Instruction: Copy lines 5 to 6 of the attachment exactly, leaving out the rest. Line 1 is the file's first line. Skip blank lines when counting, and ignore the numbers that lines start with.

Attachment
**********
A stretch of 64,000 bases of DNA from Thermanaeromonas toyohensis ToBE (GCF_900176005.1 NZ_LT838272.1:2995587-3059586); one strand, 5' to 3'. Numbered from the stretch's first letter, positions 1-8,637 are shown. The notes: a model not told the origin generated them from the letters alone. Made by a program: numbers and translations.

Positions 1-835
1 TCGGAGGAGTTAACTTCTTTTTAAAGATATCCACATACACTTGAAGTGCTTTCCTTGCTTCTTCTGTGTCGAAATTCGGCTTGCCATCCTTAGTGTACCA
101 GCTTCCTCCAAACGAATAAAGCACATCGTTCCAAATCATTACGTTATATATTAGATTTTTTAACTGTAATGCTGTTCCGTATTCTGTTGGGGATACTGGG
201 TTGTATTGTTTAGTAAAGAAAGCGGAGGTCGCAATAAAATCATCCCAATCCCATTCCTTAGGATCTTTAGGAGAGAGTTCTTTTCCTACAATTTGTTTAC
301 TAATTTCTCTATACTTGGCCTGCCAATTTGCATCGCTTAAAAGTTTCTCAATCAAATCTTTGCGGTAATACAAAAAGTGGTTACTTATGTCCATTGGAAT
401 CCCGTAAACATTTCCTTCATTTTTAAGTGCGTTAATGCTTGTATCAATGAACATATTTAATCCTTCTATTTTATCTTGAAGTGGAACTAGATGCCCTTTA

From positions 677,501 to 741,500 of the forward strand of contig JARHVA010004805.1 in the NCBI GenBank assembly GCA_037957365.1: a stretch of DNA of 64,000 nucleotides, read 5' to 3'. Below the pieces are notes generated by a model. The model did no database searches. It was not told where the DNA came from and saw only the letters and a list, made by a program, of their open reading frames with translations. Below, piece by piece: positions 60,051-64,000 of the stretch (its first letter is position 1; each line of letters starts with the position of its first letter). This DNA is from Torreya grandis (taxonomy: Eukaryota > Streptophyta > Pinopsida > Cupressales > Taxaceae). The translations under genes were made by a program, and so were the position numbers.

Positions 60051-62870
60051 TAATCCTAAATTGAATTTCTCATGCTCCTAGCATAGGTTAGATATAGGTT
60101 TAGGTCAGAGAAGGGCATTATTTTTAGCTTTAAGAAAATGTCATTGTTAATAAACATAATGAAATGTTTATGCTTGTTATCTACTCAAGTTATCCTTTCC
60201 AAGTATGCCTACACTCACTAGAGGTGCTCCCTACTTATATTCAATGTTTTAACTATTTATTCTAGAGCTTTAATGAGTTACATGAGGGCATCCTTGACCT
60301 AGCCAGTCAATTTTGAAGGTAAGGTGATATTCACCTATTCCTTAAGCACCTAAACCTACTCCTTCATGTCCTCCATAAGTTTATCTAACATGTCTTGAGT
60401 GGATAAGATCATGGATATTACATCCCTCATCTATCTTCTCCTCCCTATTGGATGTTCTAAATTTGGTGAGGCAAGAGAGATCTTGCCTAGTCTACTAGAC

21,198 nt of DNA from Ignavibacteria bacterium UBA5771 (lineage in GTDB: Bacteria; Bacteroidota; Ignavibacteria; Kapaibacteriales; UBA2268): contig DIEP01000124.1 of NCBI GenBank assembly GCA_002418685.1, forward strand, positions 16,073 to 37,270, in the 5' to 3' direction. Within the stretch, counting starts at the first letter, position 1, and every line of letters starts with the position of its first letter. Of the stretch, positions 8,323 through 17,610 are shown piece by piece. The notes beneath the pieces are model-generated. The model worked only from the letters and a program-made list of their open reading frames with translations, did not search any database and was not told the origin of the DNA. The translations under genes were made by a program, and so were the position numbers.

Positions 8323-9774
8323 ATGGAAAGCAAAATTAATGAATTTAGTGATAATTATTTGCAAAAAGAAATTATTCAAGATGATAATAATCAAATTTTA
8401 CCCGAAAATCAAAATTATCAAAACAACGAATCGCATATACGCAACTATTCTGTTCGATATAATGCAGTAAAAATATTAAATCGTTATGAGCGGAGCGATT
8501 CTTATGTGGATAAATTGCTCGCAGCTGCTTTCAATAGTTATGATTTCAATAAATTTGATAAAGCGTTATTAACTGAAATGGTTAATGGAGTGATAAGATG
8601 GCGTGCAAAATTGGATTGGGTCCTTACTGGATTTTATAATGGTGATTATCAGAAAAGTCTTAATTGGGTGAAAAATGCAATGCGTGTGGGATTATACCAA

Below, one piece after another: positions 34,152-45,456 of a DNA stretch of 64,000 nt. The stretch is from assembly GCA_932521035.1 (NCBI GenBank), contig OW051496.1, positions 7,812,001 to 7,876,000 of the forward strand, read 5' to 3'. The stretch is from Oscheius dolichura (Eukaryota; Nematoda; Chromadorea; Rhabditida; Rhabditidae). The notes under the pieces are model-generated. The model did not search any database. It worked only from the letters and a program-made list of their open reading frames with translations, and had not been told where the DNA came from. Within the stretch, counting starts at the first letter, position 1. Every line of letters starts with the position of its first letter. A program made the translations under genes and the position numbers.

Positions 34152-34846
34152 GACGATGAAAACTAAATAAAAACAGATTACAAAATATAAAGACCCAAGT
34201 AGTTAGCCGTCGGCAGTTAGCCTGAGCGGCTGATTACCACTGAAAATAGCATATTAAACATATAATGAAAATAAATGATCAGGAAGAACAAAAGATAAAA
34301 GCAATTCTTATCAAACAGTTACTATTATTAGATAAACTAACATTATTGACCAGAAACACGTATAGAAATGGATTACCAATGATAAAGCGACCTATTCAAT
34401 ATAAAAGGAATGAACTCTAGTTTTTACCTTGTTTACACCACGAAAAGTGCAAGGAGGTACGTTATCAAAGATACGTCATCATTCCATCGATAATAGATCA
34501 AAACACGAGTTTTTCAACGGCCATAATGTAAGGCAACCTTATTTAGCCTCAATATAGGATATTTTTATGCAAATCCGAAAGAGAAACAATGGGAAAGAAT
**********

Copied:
201 TTGTATTGTTTAGTAAAGAAAGCGGAGGTCGCAATAAAATCATCCCAATCCCATTCCTTAGGATCTTTAGGAGAGAGTTCTTTTCCTACAATTTGTTTAC
301 TAATTTCTCTATACTTGGCCTGCCAATTTGCATCGCTTAAAAGTTTCTCAATCAAATCTTTGCGGTAATACAAAAAGTGGTTACTTATGTCCATTGGAAT